"Little Ice Age": Essentially the same argument. Climate has changed and will change. Ignores the various scales in which those things have happened and their relevance for the current climate. The "Little Ice Age" and the Warm period in the Middle Ages was a regional effect [realclimate.org] , not a global one [realclimate.org] . And concerning the global ice ages and warm periods. They are happening over time-frames of millenia. Not decades, like the current change. And, when someone should bother to have a look, we are currently supposed at the beginning of a war period plateau .

"We puny humans have no influence in comparison to the might of earth": I find humility a positive streak, however when it paired with
"We mighty humans will handle any problem earth will throw at us""
it seems nothing more a flag of convienience than real humility. And sadly the first is wrong, and the latter is only provable by trying, which some people would rather avert.

Let me pick up:
ad hominem: The suggestion, that personal agendas are responsible for the outcome of climatologic research.

And now let me add:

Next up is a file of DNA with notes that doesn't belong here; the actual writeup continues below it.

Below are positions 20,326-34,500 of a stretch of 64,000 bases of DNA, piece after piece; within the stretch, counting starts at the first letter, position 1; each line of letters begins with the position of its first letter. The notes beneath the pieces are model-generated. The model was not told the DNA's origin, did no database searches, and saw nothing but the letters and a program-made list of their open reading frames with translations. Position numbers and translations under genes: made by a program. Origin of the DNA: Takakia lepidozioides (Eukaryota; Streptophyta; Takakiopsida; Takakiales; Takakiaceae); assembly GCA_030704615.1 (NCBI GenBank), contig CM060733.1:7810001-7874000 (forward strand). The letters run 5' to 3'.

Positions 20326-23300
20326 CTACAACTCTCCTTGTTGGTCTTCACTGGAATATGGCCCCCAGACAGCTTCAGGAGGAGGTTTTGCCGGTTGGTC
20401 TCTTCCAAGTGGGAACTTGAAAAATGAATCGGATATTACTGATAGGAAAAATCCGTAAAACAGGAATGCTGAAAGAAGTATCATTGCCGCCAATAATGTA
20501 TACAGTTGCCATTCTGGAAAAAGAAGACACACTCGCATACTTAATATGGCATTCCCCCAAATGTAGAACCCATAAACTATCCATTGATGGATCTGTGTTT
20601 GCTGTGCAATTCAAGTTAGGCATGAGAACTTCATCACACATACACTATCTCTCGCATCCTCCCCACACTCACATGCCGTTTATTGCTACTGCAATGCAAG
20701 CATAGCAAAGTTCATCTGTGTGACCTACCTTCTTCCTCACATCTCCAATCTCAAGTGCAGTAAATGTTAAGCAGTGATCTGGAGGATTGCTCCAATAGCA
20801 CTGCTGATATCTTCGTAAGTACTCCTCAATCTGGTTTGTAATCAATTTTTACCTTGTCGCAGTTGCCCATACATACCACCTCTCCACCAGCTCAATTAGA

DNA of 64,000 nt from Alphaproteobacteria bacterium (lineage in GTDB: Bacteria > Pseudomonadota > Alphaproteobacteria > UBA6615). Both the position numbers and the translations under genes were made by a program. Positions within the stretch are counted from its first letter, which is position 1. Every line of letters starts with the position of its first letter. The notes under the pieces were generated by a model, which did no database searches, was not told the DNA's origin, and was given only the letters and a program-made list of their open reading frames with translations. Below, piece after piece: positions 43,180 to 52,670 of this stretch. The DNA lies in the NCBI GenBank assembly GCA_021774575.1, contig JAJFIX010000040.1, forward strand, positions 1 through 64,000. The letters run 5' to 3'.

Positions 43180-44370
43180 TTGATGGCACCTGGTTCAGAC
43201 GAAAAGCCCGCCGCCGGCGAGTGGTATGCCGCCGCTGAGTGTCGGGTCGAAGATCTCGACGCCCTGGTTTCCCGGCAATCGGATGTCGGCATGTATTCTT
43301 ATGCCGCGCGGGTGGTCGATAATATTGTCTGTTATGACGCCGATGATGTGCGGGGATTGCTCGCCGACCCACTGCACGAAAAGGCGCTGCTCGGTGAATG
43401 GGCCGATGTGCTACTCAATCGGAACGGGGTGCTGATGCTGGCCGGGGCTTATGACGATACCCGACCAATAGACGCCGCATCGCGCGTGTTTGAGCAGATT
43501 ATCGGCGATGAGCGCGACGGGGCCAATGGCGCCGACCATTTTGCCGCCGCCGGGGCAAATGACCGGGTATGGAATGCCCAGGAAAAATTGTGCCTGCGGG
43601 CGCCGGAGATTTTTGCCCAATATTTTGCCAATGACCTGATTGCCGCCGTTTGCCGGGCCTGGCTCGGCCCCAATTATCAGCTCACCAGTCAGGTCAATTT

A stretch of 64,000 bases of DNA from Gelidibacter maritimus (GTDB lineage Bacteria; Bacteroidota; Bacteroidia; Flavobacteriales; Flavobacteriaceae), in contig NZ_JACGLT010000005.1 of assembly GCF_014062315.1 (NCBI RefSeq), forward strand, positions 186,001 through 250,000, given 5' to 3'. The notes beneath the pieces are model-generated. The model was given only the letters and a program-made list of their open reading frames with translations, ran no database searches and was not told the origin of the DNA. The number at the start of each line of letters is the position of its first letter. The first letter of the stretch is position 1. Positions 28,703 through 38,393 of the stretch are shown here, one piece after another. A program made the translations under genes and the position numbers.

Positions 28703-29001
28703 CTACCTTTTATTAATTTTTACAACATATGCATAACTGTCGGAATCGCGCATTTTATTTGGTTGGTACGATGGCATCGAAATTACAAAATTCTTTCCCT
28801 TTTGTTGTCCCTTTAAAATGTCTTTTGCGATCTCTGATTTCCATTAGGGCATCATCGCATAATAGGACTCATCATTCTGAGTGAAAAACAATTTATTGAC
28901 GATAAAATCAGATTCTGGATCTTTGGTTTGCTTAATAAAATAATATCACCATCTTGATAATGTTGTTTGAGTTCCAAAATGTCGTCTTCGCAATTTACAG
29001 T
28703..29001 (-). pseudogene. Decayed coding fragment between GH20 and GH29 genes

"Butterfly Effect": Shows that the writer has only cursive knowledge about Chaos-Theory and modelling, as Chaos only puts a limit to the accuracy to the predictions and the task of modeling is to also predict the accuracy.

> who believe in conservative ideals like the scientific method.

Well, I was trying to be derogatory to right-wingers, which I don't equate to be the same as conservative, but a subset. Similar to Michael, except with a different philosophy.

Scientific method can hardly be claimed as an uniquely conservative ideal. At most, it could be claimed an ideal originating in the liberal stream during The Enlightenent (E.g Kant). But even that is quite far-fetched, especially considering what conservatve and liberal meant then and now.